(Feb. 26, 2013)
Health care providers with ECU Physicians are delivering more care to more patients, officials said Thursday.
Through January, the group medical practice of the Brody School of Medicine at East Carolina University billed for $204.4 million in total charges, a 7.5 percent increase for the first seven months of the fiscal year compared to the same period a year earlier. Physicians also performed 0.4 percent more procedures, saw 8.5 percent more outpatients and 7.6 percent more emergency patients than a year earlier.
That's with only four more physicians in the fold than a year ago.
"We are continuing to grow our practice," Brian Jowers, executive director of ECU Physicians, said during a meeting Thursday of the health sciences committee of the ECU board of trustees.
Meanwhile, operating revenue is below budget, a fact Jowers attributed to a delay in Medicaid upper payment limit reimbursements due to the federal government's recent "fiscal cliff" wrangling. He said he expects those payments to arrive by mid-March.
Through Jan. 31, operating revenues of $96.5 million trail operating expenses of $99.3 million. Operating expenses are $4.1 million below budgeted levels.
Operating revenue and expenses are those directly related to providing patient care. Counting non-operating and other revenue and expenses, the practice is $3 million in the red, but that's not a significant cause for concern, Jowers said. The Medicaid upper payment limit reimbursement should more than offset that deficit, he said.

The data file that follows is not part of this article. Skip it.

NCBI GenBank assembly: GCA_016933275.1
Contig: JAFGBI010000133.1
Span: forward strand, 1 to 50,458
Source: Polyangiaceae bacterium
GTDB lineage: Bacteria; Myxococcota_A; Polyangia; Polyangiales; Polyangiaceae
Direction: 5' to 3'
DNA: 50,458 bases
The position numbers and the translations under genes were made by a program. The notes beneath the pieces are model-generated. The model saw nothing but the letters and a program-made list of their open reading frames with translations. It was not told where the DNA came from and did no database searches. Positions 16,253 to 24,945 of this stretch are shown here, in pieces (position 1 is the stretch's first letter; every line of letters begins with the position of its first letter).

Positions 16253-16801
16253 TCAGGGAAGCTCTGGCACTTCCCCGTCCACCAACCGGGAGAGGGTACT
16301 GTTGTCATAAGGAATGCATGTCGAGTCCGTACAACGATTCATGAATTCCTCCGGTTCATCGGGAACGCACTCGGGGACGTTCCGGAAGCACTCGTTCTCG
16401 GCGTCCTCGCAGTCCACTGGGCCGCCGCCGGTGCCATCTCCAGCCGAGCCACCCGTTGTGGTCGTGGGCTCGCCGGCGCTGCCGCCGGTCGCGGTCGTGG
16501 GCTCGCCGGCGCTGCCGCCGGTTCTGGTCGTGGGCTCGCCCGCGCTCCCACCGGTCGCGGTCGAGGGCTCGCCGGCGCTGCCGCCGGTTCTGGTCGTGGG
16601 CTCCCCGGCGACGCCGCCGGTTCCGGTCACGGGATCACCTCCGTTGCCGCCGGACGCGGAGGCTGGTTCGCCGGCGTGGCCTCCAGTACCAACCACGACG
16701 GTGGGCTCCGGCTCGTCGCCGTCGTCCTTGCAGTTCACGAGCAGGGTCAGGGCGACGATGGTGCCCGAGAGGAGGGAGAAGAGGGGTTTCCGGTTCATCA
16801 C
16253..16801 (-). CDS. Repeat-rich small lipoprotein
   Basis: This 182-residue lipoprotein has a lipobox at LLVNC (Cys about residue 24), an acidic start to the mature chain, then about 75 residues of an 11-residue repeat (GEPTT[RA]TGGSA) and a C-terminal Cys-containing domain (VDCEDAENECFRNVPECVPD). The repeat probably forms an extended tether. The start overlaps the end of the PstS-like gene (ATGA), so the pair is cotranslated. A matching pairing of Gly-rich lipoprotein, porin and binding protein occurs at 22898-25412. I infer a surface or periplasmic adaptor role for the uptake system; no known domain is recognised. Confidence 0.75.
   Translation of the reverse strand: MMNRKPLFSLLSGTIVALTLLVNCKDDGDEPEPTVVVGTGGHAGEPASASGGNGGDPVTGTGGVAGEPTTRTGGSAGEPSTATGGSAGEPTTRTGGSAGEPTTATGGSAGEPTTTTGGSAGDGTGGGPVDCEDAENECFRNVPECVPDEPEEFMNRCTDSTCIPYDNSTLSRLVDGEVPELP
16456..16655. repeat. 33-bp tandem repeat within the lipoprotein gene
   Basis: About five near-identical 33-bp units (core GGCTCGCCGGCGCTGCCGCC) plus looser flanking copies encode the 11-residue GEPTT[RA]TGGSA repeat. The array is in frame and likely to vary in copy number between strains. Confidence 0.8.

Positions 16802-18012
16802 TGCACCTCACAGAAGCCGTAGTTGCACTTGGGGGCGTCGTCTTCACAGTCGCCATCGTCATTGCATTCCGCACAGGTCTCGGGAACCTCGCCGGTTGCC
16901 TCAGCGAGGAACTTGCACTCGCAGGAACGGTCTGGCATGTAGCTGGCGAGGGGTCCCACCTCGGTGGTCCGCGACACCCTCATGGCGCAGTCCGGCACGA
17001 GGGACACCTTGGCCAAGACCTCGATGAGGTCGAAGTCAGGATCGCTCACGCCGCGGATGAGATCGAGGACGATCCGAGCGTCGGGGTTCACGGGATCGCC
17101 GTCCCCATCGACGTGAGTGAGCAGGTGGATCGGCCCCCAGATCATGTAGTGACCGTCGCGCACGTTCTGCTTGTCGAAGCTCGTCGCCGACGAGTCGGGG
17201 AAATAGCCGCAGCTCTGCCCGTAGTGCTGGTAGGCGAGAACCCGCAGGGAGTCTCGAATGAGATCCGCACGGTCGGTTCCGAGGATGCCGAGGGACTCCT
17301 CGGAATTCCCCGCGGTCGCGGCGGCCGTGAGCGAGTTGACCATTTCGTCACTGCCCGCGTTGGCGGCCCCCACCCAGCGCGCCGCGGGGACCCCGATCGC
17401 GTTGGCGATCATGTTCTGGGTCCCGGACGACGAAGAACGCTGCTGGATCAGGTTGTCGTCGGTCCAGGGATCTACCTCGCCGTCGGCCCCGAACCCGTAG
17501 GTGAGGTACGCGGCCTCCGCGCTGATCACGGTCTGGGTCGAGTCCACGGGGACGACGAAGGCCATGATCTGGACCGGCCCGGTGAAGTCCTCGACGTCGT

In the November committee meeting, Jowers told trustees that ECU Physicians typically loses money during the first few months of the fiscal year but makes up the shortfall during the second half of the year.
Contract revenue the practice receives from Vidant Medical Center and other agencies is also down 7.6 percent from a year ago. Jowers attributed much of that to the hospital's implementation of a new billing system that has caused payment delays.
ECU Physicians' cash reserves continue to be a bright spot. Jowers said they are at approximately $37 million, up from $20 million a year ago and equivalent to 84 days of operating cash.